Nancy Toedter Williams


Am J Health Syst Pharm. 2010;67(6):449-458. 

In This Article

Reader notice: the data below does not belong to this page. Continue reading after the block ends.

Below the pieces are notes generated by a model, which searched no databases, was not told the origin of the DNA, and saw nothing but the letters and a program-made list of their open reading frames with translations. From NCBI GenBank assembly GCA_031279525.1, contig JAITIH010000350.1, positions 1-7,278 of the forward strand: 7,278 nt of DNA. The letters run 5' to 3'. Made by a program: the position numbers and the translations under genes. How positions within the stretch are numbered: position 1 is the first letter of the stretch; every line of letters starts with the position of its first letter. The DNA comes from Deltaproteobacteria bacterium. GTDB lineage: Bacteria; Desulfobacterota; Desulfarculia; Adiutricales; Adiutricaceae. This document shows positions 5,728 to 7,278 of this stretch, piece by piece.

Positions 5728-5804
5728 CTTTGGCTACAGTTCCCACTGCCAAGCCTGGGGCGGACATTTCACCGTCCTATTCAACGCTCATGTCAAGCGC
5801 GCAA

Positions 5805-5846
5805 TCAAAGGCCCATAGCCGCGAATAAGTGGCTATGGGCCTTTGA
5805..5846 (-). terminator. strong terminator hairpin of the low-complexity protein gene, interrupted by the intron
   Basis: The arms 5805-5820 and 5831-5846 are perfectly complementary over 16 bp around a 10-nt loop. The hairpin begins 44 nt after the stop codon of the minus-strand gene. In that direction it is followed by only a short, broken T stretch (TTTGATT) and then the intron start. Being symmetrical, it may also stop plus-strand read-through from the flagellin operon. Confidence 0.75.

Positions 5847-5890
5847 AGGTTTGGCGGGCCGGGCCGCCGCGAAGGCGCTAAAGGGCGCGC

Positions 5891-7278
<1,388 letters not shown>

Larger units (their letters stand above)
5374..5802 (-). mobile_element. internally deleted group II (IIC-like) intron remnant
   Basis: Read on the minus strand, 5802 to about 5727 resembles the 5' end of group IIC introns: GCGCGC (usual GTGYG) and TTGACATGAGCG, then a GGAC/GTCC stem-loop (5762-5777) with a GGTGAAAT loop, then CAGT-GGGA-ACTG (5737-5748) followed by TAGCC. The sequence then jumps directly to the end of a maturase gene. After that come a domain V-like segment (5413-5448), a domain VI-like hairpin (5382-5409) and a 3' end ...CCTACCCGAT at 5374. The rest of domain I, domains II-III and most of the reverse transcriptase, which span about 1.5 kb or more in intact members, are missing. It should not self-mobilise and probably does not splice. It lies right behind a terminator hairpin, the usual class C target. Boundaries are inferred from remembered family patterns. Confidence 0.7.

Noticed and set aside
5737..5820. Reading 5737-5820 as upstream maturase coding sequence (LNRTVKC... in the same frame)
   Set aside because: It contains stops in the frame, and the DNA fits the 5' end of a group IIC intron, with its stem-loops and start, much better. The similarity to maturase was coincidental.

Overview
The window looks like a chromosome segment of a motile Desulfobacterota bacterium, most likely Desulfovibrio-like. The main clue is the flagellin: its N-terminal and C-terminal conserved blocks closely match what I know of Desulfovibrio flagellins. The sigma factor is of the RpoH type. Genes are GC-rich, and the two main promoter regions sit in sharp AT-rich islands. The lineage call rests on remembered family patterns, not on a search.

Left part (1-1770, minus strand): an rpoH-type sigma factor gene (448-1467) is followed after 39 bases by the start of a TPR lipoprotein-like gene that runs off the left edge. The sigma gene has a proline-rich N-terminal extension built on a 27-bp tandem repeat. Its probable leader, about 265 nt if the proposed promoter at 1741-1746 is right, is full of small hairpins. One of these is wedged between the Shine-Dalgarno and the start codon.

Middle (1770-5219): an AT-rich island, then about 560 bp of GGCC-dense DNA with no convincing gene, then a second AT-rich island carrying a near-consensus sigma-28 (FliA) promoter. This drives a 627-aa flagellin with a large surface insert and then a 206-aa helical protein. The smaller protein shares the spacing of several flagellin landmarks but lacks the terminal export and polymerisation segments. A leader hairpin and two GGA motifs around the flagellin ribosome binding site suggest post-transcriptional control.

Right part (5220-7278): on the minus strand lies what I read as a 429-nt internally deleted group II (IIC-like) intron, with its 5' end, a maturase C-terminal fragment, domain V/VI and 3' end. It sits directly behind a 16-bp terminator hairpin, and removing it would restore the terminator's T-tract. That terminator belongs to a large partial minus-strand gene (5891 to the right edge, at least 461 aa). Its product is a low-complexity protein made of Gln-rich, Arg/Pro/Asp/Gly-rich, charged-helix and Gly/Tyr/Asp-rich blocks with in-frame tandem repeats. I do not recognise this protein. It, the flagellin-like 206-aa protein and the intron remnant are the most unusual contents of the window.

Probiotics are regulated as dietary supplements and not subjected to the same rigorous standards as medications. A challenge with these products involves the complexity of quality control with live microorganisms. As a result, individuals may obtain a product that is ineffective or that contains varying quantities of bacteria or yeast. Published studies involving probiotics have often utilized small sample sizes and lacked appropriate randomization, blinding, or control groups. Therefore, the results from many probiotic studies should be interpreted cautiously due to methodological limitations. There is also heterogeneity among studies, since different probiotic doses, strains, treatment durations, and patient populations may have been used. Since probiotic effects are specific to a particular strain, this may have important implications when interpreting meta-analyses, particularly if strain designations were not provided. Future research needs to encompass more well-designed clinical trials in larger populations and for longer durations to better evaluate the efficacy of probiotics.


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